Story: 4/5

This anime is all about the community of insanely oddball characters. Ric seems to look down on most of the other characters for their senseless behavior. Yet he always ends up getting dragged into their pace and seems to even enjoy his unusual lifestyle. There was a little bit of plot development in this episode with a few allusions to Nino’s mysterious background. Just like the first season this is an enjoyably amusing show. Well worth watching.

Arakawa Under the Bridge x Bridge episode review

I also really like the opening tho this series, super catchy:

Finn’s Manga Review: Worst Vol. 1

Worst Vol 1 Manga

Worst is a manga that is about gangs of juvenile delinquents fighting for dominance and respect. The story begins with the main character an amiable country boy named Tsukishima Hana arriving in town to start high school at the notorious Suzuran high. Hana is staying at the Umihoshi boarding house with a bunch of violent Yankees who all make an oath to treat each other like brothers.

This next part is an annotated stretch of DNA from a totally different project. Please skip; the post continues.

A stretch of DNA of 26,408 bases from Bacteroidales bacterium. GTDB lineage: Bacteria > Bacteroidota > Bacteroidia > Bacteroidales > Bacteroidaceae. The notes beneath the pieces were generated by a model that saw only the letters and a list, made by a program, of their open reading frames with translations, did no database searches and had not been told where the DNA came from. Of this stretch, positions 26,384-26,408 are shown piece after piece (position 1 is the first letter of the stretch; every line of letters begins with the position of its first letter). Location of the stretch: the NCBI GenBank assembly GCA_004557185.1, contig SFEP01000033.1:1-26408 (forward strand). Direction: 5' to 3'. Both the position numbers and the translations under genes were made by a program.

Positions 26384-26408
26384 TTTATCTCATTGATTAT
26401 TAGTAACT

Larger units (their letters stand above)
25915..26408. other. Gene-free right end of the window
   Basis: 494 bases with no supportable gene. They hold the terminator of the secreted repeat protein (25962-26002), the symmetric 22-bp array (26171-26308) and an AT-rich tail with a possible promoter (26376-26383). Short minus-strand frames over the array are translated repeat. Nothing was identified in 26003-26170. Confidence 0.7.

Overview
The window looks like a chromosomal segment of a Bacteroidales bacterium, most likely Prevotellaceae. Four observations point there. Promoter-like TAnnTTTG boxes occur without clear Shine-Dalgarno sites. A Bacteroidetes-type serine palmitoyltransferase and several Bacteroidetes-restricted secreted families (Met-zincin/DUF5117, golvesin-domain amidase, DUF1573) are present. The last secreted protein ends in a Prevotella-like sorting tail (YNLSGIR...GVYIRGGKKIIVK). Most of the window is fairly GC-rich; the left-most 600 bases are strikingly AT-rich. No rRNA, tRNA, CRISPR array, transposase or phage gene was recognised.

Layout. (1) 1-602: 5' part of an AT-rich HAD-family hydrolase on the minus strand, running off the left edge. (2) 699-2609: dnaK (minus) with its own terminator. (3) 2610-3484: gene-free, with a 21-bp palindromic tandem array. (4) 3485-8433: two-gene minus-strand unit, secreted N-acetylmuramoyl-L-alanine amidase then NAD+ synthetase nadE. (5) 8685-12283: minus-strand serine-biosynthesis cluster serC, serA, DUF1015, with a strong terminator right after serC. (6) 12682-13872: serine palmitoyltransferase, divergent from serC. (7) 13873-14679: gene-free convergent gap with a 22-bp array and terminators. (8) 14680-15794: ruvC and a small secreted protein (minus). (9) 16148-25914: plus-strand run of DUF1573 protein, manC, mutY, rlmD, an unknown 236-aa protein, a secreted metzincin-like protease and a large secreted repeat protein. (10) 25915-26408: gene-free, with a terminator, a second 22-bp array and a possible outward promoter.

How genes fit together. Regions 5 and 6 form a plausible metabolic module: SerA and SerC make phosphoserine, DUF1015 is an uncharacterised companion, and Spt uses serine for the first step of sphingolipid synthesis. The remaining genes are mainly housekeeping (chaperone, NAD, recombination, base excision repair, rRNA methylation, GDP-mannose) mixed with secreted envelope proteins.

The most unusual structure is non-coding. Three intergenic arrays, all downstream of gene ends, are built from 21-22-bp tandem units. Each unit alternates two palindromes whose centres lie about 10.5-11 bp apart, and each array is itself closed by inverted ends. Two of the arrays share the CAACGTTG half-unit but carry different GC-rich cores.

The plot thickens as on the first day of school at Suzuran a contest to see which first year student is the strongest. Hana declaresin front of everyone that he will unite and lead all of the many gang factions afterwards Hana’s rival Amachi is revealed when he attacks a prominent gang leader who was conducting the “First Year War”.

That’s what happens in the first volume, but now I have to talk about what I absolutely hate about Worst. For starters this manga seems to take place in a town populated solely by roving gangs of male high school students. Im not even sure if there are teachers at Suzuran, and no character ever goes to class.